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Saturday, July 27, 2013

Tanzania - Safari and the Birds, Part 2

We only stopped the Landrover and really looked at birds three times while on Safari - those darn lions and elephants are such a distraction!  But on one of those occasions we rolled up over the top of a small hill and stopped beside a loudly chirping Acacia bush.  A flock of weavers had converted the bush into a major apartment complex.
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We didn't know enough to ask our driver, "what kind of weaver is it?"  And he might not have able to provide a definitive answer.  Here, a group of birders argue over a weaver picture from the Ngorongoro Crater speculating Speke's/Vitelline/Lesser Masked as the answer.
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So, let's return to that blurry image of the orange bird that I displayed near the top of the previous post.

That bird appeared often in the cornfield beyond the deck outside our room in Moshi.  It looks like it might be a Zanzibar Red Bishop (this teacher has an outstanding collection of Tanzanian bird photos) but might also be a variety of Weaver or maybe an Oriole.  It liked to move frequently and also would land in areas that made it difficult to focus on.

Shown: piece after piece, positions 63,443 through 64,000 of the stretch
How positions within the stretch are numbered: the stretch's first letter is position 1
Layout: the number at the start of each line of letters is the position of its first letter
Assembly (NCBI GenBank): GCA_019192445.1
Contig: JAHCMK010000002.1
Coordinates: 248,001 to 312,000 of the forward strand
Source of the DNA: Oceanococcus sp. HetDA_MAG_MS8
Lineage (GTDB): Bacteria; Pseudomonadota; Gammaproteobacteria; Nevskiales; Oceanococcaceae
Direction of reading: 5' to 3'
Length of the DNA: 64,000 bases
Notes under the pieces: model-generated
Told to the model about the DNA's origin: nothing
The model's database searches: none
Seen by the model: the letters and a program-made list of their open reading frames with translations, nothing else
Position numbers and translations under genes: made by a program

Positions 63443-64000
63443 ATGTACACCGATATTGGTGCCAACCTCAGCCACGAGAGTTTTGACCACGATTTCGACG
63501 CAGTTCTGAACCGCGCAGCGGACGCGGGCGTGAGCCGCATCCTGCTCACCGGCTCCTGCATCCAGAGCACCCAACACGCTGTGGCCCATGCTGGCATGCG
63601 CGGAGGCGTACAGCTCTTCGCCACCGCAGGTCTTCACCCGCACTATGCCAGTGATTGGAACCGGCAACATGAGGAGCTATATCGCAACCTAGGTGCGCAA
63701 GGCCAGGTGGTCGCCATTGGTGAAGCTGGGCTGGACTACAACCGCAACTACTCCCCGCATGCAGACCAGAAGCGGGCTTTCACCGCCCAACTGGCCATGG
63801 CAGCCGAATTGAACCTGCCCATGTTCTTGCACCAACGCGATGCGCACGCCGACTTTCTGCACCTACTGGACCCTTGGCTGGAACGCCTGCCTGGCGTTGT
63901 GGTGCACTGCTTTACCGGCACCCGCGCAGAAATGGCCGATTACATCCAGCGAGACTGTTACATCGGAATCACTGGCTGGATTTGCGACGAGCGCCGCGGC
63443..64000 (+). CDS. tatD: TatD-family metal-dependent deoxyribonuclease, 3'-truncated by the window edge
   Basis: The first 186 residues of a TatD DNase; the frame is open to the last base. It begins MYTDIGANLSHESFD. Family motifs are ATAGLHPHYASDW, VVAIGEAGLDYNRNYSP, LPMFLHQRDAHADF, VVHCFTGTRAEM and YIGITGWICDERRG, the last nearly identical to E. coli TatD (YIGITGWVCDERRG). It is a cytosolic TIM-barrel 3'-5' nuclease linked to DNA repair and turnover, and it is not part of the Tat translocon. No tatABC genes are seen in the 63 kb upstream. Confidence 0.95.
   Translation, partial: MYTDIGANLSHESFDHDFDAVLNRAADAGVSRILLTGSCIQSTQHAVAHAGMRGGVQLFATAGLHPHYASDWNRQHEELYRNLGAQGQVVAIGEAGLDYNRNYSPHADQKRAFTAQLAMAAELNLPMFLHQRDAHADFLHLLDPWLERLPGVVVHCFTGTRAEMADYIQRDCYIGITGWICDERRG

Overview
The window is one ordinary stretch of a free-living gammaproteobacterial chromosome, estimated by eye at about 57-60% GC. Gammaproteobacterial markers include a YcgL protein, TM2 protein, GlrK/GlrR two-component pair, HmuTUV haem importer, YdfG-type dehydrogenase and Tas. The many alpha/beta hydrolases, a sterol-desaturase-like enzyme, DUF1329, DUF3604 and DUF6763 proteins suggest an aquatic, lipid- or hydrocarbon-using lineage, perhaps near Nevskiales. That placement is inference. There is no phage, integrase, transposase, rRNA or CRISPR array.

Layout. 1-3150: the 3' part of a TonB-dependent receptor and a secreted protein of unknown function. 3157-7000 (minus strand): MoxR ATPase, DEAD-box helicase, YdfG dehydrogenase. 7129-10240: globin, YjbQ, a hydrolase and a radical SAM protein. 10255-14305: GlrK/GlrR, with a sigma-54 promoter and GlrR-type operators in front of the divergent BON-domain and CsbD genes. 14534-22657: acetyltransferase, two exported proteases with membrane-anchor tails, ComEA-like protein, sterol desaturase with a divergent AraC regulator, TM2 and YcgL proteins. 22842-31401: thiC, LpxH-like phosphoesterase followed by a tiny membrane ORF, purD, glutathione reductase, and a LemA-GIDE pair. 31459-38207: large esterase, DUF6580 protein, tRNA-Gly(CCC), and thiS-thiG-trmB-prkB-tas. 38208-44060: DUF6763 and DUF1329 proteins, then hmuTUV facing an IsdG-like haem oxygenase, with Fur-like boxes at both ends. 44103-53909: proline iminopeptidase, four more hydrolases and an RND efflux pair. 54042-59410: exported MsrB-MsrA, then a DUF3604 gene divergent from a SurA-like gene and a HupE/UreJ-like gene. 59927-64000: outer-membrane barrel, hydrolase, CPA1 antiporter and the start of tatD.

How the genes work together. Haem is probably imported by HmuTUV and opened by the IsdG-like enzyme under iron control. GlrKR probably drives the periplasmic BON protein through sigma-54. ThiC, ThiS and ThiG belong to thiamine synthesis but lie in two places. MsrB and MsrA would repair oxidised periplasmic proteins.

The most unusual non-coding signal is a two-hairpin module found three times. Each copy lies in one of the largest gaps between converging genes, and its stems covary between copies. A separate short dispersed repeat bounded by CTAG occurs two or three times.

Another bird that was difficult to photograph was this Sunbird.

It also difficult to identify beyond "Sunbird."  This Wikipedia entry list 47 species of Sunbird in Tanzania while noting that there are a total of 1108 species of birds in total found in the country.

Even if we didn't stop very often to look at birds, they were sometimes easy to find because of where they were perched.  For example, these Yellow-billed Oxpeckers.

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Here's another bird posing near a mammal.  So far we have not identified it.  Perhaps it is some variety of Spurfowl?

If you were guessing Guineafowl for that last bird,(the only bird Hemingway mentioned in Green Hills of Africa) we think not.  We got some good pictures of those.

This little bird pretty well matches up with the Wikipedia entry for Northern White-crowned Shrike.

Just a crow - and a bird.

Sometimes, we got a good picture but the birds weren't particularly exciting.  For example, this Pied Crow and the unidentified bird on the rock.
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